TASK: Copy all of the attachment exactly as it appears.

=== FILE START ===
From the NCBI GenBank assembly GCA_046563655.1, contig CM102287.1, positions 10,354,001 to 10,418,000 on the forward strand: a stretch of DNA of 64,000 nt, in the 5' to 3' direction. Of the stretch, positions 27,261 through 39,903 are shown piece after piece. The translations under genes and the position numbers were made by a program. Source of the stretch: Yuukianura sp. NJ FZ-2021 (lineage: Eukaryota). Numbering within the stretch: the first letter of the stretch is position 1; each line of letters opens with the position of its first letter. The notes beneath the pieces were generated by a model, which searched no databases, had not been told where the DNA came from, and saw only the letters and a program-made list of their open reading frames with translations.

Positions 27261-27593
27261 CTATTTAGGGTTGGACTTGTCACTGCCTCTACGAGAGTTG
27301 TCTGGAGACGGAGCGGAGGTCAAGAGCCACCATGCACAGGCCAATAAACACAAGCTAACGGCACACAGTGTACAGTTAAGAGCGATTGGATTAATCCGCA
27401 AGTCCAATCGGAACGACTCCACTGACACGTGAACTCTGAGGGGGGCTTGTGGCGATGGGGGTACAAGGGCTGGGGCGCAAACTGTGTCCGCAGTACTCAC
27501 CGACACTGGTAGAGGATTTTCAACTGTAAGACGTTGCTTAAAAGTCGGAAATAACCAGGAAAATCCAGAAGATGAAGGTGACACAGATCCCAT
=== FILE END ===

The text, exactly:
From the NCBI GenBank assembly GCA_046563655.1, contig CM102287.1, positions 10,354,001 to 10,418,000 on the forward strand: a stretch of DNA of 64,000 nt, in the 5' to 3' direction. Of the stretch, positions 27,261 through 39,903 are shown piece after piece. The translations under genes and the position numbers were made by a program. Source of the stretch: Yuukianura sp. NJ FZ-2021 (lineage: Eukaryota). Numbering within the stretch: the first letter of the stretch is position 1; each line of letters opens with the position of its first letter. The notes beneath the pieces were generated by a model, which searched no databases, had not been told where the DNA came from, and saw only the letters and a program-made list of their open reading frames with translations.

Positions 27261-27593
27261 CTATTTAGGGTTGGACTTGTCACTGCCTCTACGAGAGTTG
27301 TCTGGAGACGGAGCGGAGGTCAAGAGCCACCATGCACAGGCCAATAAACACAAGCTAACGGCACACAGTGTACAGTTAAGAGCGATTGGATTAATCCGCA
27401 AGTCCAATCGGAACGACTCCACTGACACGTGAACTCTGAGGGGGGCTTGTGGCGATGGGGGTACAAGGGCTGGGGCGCAAACTGTGTCCGCAGTACTCAC
27501 CGACACTGGTAGAGGATTTTCAACTGTAAGACGTTGCTTAAAAGTCGGAAATAACCAGGAAAATCCAGAAGATGAAGGTGACACAGATCCCAT